Toyota’s Collaborative Safety Research Center (CSRC) announced 11 projects launched under its CSRC Next program, including one led by researchers from the Center for Injury Research and Prevention (CIRP) at Children’s Hospital of Philadelphia (CHOP).
“Motion and Muscle Activation of Young Volunteers in Evasive Vehicle Maneuvers,” led by Principal Investigator and CIRP Co-scientific Director Kristy Arbogast, PhD, aims to measure the movement of motor vehicle passengers of different ages during crash avoidance maneuvers, such as swerving to avoid an impact. These scenarios occur in approximately 60 percent of all crashes. While previous work has attempted to measure human motion and muscle response during these maneuvers, little is known about how adults positioned in the rear rows or restrained children or adolescents respond in these scenarios.
This CHOP-led project addresses these gaps by providing new data on human response to avoidance maneuvers that can be used to create more realistic crash test dummies and provide insight into future vehicle safety technologies.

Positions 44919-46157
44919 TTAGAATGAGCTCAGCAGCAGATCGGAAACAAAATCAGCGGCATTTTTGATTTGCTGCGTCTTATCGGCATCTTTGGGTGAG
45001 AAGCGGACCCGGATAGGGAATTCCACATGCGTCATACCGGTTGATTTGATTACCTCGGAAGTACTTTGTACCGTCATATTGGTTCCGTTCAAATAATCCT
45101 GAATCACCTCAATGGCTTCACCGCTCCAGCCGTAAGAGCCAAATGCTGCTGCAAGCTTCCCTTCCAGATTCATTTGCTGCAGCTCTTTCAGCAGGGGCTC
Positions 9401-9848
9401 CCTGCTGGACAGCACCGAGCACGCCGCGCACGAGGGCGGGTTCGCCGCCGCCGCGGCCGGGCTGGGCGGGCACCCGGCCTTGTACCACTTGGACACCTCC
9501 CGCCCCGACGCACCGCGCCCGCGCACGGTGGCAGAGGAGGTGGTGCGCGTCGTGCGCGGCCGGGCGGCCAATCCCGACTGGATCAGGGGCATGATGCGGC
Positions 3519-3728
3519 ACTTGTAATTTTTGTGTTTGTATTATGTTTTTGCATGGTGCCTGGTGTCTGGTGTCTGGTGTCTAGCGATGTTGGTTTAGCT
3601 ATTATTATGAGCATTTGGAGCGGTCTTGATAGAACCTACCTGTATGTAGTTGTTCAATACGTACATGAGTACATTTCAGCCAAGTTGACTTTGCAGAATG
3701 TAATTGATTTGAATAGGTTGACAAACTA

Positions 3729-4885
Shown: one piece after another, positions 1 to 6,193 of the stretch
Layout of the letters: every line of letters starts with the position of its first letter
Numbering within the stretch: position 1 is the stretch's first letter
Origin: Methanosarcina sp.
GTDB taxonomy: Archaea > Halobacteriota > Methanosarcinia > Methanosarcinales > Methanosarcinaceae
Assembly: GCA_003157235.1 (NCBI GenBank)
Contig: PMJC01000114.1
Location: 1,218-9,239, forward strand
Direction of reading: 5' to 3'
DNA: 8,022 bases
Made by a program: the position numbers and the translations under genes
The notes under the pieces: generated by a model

In partnership with The Ohio State University Injury Biomechanics Research Center and the University of Virginia Center for Applied Biomechanics, the research team will conduct an on-road (test track) assessment using professional drivers where video, electromyography (EMG, a measure of muscle activity), and motion capture data will be captured on rear seat restrained occupants age 6 years and older. This work builds on other active work at CIRP utilizing a laboratory-based test sled that mimics vehicle swerving. Watch a demonstration of the test sled as seen on Discovery Channel's Daily Planet.
The ultimate goal of the 18-month project is to quantify how the restrained occupants are displaced from their initial position during these avoidance maneuvers so that vehicle restraint and seat design can be optimized to provide protection in these common real-world scenarios.
Contact: The Children’s Hospital of Philadelphia,